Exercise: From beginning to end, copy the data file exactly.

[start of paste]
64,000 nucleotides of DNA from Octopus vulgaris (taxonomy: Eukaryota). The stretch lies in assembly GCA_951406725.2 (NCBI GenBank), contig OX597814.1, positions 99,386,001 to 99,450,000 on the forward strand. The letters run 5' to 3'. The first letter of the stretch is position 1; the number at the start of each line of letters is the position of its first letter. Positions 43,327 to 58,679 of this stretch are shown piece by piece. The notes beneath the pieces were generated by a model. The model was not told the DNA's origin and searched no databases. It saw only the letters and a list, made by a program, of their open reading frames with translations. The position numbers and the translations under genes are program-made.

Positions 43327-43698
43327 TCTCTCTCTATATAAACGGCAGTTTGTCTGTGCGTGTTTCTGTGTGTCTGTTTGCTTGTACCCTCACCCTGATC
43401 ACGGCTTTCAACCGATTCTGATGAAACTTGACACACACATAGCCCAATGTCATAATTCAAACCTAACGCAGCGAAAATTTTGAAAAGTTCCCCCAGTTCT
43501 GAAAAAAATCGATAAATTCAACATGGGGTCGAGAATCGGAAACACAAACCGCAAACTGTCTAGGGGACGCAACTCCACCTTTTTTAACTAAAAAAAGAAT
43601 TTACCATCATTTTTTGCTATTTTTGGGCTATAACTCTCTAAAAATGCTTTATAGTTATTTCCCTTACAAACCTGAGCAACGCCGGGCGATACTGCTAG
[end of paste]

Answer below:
64,000 nucleotides of DNA from Octopus vulgaris (taxonomy: Eukaryota). The stretch lies in assembly GCA_951406725.2 (NCBI GenBank), contig OX597814.1, positions 99,386,001 to 99,450,000 on the forward strand. The letters run 5' to 3'. The first letter of the stretch is position 1; the number at the start of each line of letters is the position of its first letter. Positions 43,327 to 58,679 of this stretch are shown piece by piece. The notes beneath the pieces were generated by a model. The model was not told the DNA's origin and searched no databases. It saw only the letters and a list, made by a program, of their open reading frames with translations. The position numbers and the translations under genes are program-made.

Positions 43327-43698
43327 TCTCTCTCTATATAAACGGCAGTTTGTCTGTGCGTGTTTCTGTGTGTCTGTTTGCTTGTACCCTCACCCTGATC
43401 ACGGCTTTCAACCGATTCTGATGAAACTTGACACACACATAGCCCAATGTCATAATTCAAACCTAACGCAGCGAAAATTTTGAAAAGTTCCCCCAGTTCT
43501 GAAAAAAATCGATAAATTCAACATGGGGTCGAGAATCGGAAACACAAACCGCAAACTGTCTAGGGGACGCAACTCCACCTTTTTTAACTAAAAAAAGAAT
43601 TTACCATCATTTTTTGCTATTTTTGGGCTATAACTCTCTAAAAATGCTTTATAGTTATTTCCCTTACAAACCTGAGCAACGCCGGGCGATACTGCTAG